The California Supreme Court ruled unanimously on Thursday that a provision in an arbitration agreement is invalid and unenforceable if it tries to waive a consumer’s right to stop future violations of consumer protection laws.

The court's decision in McGill v. Citibank calls into question the validity under California law of provisions used in many consumer contracts throughout the U.S. It also sets up another potential showdown between California and the U.S. Supreme Court over whether federal law overrides California statute in the field of arbitration.

Supreme court building exterior in Washington DC, USA.
A California state decision sets up another potential showdown between the state and the U.S. Supreme Court over whether federal law overrides California statute in the field of arbitration.

Associate Justice Ming Chin wrote in a 24-page opinion that California has long maintained a public policy that “a law established for a public reason cannot be contravened by a private agreement.”

The court also held that California’s policy is not overridden by the Federal Arbitration Act but instead falls under an exception for state laws that applies to all agreements, not just arbitration agreements.

The case began in 2011, when consumer Sharon McGill filed a class action lawsuit against Citibank for allegedly violating California consumer protection laws in its marketing of a credit protection plan. McGill's original credit card agreement did not contain an arbitration provision but Citibank later amended the agreement. McGill declined twice to opt out of arbitration.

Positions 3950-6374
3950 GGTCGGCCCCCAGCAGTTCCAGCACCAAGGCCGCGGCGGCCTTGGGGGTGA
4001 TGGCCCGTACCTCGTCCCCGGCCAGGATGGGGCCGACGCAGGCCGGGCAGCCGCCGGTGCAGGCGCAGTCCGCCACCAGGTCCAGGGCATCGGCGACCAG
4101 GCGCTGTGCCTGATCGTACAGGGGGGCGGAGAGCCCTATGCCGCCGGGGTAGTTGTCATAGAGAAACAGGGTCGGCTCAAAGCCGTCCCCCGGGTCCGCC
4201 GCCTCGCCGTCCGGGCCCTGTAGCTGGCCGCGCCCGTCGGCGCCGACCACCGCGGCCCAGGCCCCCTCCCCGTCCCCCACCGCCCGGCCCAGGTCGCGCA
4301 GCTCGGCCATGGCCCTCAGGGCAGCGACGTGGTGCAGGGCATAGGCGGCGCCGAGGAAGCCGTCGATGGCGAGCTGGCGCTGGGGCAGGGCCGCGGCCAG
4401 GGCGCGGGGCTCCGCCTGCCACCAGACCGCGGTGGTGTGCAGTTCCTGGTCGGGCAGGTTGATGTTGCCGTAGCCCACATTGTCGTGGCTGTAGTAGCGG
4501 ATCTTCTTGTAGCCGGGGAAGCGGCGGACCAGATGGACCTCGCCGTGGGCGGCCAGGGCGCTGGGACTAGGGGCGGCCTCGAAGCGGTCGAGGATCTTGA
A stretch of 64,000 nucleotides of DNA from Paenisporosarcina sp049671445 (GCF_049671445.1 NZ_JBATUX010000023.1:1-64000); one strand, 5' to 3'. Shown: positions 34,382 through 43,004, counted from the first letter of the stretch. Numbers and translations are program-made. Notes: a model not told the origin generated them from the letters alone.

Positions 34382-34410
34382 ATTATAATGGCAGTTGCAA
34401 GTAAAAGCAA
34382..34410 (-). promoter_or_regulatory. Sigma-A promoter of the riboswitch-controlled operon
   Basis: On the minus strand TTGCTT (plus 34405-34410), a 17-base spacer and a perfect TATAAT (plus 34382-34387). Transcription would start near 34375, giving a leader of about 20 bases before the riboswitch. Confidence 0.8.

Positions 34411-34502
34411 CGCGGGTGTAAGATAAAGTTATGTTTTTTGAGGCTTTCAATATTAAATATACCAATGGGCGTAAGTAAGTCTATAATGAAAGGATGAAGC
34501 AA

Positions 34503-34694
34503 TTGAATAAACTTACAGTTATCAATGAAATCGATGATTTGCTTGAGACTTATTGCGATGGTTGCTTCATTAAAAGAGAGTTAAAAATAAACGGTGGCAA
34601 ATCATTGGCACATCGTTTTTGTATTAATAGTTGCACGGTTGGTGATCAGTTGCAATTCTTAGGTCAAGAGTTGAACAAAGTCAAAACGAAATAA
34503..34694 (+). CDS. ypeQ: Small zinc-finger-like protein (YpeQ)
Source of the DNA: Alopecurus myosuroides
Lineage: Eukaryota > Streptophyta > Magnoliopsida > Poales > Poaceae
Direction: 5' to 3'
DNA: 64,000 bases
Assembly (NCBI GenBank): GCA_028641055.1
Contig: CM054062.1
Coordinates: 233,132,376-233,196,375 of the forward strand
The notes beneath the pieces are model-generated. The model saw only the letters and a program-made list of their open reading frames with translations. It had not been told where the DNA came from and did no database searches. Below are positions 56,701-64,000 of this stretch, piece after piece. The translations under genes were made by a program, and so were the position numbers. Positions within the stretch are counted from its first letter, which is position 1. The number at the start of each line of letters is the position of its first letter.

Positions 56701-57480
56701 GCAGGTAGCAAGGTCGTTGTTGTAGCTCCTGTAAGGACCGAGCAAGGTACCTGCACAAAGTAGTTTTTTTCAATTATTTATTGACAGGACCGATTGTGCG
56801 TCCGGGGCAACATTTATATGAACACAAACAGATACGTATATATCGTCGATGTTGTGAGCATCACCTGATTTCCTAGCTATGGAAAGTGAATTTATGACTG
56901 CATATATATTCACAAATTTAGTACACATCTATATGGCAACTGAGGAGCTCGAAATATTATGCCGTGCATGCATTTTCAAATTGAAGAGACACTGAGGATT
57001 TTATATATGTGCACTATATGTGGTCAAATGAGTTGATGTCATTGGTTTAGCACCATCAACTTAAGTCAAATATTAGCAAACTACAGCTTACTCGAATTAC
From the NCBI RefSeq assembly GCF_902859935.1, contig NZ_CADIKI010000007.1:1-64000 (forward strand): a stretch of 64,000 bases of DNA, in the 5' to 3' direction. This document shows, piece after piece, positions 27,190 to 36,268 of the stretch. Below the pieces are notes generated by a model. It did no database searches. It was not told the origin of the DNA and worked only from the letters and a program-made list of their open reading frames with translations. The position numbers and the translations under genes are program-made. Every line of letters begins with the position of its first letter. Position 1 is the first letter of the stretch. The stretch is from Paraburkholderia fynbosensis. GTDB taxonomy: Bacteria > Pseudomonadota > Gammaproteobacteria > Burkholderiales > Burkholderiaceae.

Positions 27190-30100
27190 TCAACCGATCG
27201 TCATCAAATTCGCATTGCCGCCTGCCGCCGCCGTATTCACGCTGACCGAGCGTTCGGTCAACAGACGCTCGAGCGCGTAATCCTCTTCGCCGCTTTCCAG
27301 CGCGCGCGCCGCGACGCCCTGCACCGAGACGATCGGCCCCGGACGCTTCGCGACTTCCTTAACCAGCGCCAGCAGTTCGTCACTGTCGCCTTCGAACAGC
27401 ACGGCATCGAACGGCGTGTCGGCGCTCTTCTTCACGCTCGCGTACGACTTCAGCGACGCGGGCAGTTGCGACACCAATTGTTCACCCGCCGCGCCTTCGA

The court held that a provision in McGill's arbitration agreement waiving her right to seek an injunction to prevent future violations of a statute — which would benefit the public generally — violates long-standing public policy and is invalid and unenforceable under California law.

Some of the language at issue in McGill's arbitration agreement is: "Claims must be brought in the name of an individual person or entity and must proceed on an individual (non-class, non-representative) basis. The arbitrator will not reward relief for or against anyone who is not a party."

Fredrick S. Levin, a partner with Buckley Sander, said the practical impact of the ruling is that financial companies will need to look at whether arbitration agreements contain language that is similar to what was found in McGill's case.

"Parties seeking to enforce their arbitration agreements in California will need to consider carefully whether the language of their agreement precludes resolution of public injunctive relief claims in any forum," Levin said.

The ruling also eliminated California class certification requirements for claims seeking so-called public injunctive relief, which creates an opening for the expansion of litigation, Levin said.

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